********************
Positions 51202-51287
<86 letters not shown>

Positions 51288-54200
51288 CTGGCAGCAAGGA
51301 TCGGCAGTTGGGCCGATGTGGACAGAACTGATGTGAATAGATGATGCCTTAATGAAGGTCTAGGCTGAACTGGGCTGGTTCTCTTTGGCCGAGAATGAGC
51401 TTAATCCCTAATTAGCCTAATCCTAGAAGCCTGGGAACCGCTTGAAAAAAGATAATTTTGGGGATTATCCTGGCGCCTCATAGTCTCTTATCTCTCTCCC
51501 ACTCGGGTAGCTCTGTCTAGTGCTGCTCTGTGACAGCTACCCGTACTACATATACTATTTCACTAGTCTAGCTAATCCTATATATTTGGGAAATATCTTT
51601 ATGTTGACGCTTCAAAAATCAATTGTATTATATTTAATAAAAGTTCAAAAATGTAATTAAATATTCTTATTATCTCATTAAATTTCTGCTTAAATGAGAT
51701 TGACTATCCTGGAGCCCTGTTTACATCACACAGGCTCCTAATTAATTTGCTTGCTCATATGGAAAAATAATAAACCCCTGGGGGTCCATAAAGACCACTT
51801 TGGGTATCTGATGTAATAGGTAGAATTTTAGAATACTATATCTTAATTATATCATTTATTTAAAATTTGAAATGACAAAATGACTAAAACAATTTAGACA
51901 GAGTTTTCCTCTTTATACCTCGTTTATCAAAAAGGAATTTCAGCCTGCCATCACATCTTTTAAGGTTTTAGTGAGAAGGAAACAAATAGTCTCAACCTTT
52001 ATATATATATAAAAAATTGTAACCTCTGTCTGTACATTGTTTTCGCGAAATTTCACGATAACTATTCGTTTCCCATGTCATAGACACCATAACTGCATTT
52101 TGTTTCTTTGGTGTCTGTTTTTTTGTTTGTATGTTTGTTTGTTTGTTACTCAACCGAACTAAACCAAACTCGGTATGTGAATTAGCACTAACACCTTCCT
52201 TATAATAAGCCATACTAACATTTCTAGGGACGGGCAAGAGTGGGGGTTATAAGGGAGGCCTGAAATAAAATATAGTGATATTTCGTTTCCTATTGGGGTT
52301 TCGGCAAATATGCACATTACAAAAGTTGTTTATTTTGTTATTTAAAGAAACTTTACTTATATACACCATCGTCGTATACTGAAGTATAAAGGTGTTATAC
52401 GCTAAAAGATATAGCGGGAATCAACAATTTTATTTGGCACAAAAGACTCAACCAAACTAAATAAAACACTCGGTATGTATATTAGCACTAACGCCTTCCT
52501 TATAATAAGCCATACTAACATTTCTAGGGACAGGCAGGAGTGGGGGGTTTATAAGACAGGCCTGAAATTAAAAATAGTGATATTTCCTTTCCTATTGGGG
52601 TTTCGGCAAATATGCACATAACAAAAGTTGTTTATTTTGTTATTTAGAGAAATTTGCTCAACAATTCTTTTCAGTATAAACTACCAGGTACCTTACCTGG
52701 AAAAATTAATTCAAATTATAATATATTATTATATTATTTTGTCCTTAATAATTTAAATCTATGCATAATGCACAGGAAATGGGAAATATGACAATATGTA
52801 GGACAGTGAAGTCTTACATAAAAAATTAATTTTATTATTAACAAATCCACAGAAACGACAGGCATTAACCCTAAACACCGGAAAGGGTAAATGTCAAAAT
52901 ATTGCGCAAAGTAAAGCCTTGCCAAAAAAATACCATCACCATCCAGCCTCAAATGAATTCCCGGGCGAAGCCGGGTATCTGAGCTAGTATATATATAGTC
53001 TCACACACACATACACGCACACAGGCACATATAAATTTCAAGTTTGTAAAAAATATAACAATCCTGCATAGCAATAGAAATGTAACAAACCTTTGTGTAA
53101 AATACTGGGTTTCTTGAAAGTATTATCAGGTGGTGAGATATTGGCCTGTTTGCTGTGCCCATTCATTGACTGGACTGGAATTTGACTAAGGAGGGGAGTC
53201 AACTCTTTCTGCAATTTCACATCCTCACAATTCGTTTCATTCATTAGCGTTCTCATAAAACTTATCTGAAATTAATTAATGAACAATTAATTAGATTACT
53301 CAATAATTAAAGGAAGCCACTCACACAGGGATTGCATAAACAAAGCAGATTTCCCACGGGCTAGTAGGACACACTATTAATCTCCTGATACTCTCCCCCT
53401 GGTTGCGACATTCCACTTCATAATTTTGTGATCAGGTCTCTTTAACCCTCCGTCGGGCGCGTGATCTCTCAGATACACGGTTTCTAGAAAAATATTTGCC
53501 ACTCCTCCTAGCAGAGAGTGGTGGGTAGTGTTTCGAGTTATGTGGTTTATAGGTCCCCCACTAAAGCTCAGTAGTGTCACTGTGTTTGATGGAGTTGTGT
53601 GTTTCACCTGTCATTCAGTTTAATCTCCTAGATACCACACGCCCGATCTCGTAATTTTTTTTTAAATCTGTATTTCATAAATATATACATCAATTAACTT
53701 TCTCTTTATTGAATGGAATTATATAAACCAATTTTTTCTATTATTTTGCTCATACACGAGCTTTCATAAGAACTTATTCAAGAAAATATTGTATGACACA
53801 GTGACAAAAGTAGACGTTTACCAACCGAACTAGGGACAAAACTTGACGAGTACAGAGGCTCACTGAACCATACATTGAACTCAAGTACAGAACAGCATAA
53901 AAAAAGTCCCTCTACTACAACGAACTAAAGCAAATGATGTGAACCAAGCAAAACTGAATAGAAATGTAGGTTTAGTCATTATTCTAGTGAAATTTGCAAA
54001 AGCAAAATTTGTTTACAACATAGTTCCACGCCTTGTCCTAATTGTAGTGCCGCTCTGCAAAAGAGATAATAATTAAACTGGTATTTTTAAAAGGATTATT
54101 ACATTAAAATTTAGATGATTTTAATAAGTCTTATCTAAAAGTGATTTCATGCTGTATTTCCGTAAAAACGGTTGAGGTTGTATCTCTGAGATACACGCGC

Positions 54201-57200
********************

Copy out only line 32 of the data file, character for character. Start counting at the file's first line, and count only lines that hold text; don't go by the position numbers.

54001 AGCAAAATTTGTTTACAACATAGTTCCACGCCTTGTCCTAATTGTAGTGCCGCTCTGCAAAAGAGATAATAATTAAACTGGTATTTTTAAAAGGATTATT